BEIJING, April 16 About a third of the air
pollution in China's smog-hit capital comes from outside the
city, official media reported on Wednesday, citing a pollution
Chen Tian, chief of the Beijing Environmental Protection
Bureau, said that about 28-36 percent of hazardous airborne
particles known as PM2.5 came from surrounding provinces like
Hebei, home to seven of China's 10 most polluted cities in 2013,
according to official data.
The central government has identified the heavily
industrialised Beijing-Hebei-Tianjin region as one of the main
fronts in its war against pollution, and it is under pressure to
cut coal consumption and industrial capacity.
Decades of unrestrained growth have hit China's environment
hard and Beijing's often choking air has become a symbol of the
Public anger over pollution in different places has sparked
protests and while the government has announced plans to fight
it, authorities often struggle to bring big polluting industries
and growth-obsessed local authorities to heel.
Chen said that of the smog generated in Beijing, 31 percent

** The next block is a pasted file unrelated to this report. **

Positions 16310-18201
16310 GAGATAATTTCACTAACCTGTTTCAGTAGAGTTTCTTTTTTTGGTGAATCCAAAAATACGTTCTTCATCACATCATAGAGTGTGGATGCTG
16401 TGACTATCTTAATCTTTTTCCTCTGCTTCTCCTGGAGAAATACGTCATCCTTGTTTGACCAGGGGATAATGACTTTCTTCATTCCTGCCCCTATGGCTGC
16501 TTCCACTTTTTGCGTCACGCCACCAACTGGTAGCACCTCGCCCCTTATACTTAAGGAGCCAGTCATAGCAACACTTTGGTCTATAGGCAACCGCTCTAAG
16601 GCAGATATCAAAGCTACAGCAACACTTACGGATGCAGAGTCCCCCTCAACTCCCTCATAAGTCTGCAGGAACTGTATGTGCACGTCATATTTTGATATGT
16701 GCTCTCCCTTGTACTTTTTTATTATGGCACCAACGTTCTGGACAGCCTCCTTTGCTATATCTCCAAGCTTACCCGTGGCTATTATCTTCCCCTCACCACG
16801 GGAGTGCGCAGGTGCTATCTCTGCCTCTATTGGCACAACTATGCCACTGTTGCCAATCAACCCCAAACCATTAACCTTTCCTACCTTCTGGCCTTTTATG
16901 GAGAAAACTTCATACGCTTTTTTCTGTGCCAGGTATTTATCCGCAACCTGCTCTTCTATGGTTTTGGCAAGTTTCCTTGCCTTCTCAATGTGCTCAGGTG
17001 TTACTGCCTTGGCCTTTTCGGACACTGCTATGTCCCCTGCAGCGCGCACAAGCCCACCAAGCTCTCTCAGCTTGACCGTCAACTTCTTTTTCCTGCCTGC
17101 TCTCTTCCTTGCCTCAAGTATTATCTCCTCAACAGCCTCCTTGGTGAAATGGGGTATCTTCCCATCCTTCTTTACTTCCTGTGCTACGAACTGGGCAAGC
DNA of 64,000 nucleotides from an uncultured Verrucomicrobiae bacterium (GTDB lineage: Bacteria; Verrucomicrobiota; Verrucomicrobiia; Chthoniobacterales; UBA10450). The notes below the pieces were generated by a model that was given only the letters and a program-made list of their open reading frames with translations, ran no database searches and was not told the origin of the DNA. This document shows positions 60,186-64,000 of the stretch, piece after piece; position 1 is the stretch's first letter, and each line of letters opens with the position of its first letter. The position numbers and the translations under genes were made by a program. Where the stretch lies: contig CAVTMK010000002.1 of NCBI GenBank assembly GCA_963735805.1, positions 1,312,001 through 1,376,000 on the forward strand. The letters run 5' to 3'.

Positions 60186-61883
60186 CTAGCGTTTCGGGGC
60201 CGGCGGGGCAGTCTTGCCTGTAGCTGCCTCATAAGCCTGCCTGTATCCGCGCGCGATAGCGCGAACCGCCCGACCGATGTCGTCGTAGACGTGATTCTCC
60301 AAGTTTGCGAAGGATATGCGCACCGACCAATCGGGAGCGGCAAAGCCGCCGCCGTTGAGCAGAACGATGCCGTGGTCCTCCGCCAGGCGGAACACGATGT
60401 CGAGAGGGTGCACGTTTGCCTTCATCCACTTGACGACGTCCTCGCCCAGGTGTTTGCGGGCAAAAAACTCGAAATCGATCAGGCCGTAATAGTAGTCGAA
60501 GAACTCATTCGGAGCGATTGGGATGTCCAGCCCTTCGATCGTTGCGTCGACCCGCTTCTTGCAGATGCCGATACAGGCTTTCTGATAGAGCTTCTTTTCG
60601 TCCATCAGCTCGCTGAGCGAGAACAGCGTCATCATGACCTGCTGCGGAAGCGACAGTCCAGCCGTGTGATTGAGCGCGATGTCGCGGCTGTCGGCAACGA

came from vehicles, 22.4 percent from coal burning and 18.1
percent from industry, according to China Environmental News, a
publication of the Ministry of Environmental Protection.
Wang Junling, the vice head of the Beijing Environmental
Protection Research Institute, said that while pollution from
outside Beijing was a main component of its smog, the rapid
growth of the city's population, energy use and economic output
were also to blame for worsening air quality.
He told China Environmental News last month that from 1998
to 2012, Beijing's economic output rose 6.5 times and the number
of vehicles rose 2.8 times. Over the same period, the city's
population soared 66 percent while energy consumption rose 90
The city plans to cut coal consumption by 13 million tonnes
by 2017, down from about 23 million tonnes in 2013. Hebei
province used about 280 million tonnes of coal last year and
aims to cut the total by 40 million tonnes over the same period.
Beijing also plans to limit the number of cars on its roads
to 5.6 million this year, with the number allowed to rise to 6
million by 2017. It is also trying to enforce a ban on old
vehicles with lower fuel standards.
The city government said in a report last week it failed to
meet national standards in four of the six major controlled
pollutants in 2013. It said its PM2.5 concentrations stood at a
daily average of 89.5 micrograms per cubic metre, 156 percent
higher than national standards.
In 2013, PM2.5 concentrations in 74 cities monitored by
authorities stood at an average of 72 micrograms per cubic metre
(cu m), more than twice China's recommended national standard of
35 mg/cu m.
(Reporting by David Stanway; Editing by Robert Birsel)